A Day in The Life of a Fourth Year Medical Student

Ever wondered what a day in the life of a fourth year medical student at King’s College London looked like? Well, wonder no more my friend!

The video above shows what I get up to on a typical day here at the William Harvey Hospital, in Ashford, where I am based for my paediatric rotation.

This video was really fun to film, so I hope you find it interesting!

My typical day here at the William Harvey Hospital goes a little something like this.

  • Wake up at around 8.00, have a shower, get ready and go into the hospital. This is a two minute walk, as I am living on the hospital site.
  • Get changed into scrubs, whatever colour is available as long as they match! I refuse to wear mismatched tops and bottoms. Even if that means wearing the completely wrong size!

On The Ward

  • Go to the morning handover, which is where the night team explain the situation on the ward to the team taking over for the day.
    • This will include some background information on all of the patients on the ward, particularly any that have been admitted from A&E overnight, and any updates on patients who have been there for longer.
  • Then I attend the ward round with the senior doctors, either the consultant or the senior registrar.
    • This is the main contact consultants have with the patients, it is a chance for the doctors to assess the patients, have a discussion with them about their health and formulate a plan for their care.
    • Whether the plan is to conduct soe investigations, prescribe a medication, observe or discharge, the actions of the plan will normally be carried out by the junior doctors.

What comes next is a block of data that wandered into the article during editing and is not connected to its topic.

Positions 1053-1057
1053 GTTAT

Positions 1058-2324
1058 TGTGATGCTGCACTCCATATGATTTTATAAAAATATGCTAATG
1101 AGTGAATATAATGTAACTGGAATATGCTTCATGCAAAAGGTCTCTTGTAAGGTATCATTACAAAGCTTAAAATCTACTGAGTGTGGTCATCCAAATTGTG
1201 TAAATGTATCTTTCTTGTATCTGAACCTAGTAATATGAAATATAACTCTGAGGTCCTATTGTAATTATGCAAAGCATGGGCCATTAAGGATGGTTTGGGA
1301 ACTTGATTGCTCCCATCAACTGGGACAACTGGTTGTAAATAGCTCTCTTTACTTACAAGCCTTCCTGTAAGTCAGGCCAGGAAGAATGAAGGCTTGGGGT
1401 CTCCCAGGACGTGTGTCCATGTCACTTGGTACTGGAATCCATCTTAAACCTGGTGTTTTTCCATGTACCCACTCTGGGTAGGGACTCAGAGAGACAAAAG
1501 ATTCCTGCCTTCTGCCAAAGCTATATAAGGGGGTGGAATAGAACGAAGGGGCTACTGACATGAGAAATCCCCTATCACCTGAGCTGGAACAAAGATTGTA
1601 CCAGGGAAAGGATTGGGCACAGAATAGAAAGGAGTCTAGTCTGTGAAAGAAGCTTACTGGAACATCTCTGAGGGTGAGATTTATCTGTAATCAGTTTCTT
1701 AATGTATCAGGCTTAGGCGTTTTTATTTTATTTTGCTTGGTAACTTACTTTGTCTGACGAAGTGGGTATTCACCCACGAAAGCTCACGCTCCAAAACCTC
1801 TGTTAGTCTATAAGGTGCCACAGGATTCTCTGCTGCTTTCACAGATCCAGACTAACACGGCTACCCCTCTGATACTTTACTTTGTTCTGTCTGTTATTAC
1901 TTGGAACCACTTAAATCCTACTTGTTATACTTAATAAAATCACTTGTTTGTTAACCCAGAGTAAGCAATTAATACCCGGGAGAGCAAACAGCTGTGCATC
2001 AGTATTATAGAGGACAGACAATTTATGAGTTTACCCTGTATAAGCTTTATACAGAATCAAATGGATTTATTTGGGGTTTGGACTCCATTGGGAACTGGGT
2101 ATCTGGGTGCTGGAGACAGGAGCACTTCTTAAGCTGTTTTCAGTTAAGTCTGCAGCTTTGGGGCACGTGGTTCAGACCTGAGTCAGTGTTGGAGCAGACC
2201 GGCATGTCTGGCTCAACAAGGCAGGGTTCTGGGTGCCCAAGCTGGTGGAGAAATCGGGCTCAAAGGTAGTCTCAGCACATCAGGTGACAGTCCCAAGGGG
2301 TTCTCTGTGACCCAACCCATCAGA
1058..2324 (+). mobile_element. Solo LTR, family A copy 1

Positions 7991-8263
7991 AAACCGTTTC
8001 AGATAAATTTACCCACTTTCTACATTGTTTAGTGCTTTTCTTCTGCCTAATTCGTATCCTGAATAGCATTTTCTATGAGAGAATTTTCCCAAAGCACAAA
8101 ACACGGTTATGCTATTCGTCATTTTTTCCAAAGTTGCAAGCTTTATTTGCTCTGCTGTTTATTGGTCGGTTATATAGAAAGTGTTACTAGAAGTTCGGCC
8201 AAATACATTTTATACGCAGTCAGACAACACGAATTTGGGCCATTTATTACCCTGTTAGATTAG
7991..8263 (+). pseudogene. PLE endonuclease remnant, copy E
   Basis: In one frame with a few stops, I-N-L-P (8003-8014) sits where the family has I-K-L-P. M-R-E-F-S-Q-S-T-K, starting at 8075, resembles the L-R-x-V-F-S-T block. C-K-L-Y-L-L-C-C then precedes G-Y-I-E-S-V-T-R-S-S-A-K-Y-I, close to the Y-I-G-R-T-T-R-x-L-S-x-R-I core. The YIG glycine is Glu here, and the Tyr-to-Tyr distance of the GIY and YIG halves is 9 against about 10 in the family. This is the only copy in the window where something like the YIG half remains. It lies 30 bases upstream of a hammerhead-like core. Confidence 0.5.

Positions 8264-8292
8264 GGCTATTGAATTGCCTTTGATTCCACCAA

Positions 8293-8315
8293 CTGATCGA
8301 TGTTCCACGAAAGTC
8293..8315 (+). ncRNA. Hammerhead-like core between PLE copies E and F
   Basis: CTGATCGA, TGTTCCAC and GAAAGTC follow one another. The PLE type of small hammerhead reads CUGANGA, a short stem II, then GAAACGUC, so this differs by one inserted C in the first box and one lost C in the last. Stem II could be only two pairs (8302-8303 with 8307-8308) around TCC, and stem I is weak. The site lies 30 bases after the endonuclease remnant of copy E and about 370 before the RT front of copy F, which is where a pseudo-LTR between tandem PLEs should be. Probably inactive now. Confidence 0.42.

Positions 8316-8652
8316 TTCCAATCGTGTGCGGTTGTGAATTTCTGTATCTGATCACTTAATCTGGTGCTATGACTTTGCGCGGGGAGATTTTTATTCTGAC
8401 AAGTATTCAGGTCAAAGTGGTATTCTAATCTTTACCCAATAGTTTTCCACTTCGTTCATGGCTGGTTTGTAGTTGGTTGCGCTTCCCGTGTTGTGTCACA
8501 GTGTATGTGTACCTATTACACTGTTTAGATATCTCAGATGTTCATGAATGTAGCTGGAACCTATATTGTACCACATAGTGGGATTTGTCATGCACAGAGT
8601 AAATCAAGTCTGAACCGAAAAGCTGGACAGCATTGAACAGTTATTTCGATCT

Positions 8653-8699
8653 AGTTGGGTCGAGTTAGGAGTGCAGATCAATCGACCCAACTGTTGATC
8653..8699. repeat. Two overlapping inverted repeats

• These tasks are commonly referred to as ward jobs, and make up the bulk of what a junior doctor gets up to each day.
  • Once ward round is over we have a little huddle and the jobs are divided between the doctors.
    • At this point most consultants will have to leave the ward to run clinics for outpatients, patients not currently in the hospital.
  • I would normally then take a moment off and have some breakfast at around 12 or 1, I’m having a go at intermittent fasting for a month so se if it suits me.
    • So far I’m finding it very easy on weekdays but I think I will start giving myself a day off each weekend to enjoy a breakfast in bed.
  • Afternoons are taken up by either following junior doctors as they do their jobs, attending A&E with the registrars or sitting in on clinics with the consultants.

Home Time!

  • Typically, I finish around 5 at the hospital then either make my way to the education centre or to my room for evening teaching, which happens 5-7.
  • I try eat dinner before 8, which then marks the start of my 16 hours fasting until the following afternoon, and then spend a little bit of time organising my room etc.
  • I will spend a couple of hours studying or working in the evening and then it’s off to bed, ready to start the next day.

Head over to my YouTube Channel for more VLOGS.

In November and December, there will be a new video uploaded every Wednesday and Sunday, particularly aimed at aspiring medical students.

Feel free to get in contact with me, I would love to hear any feedback you may have!

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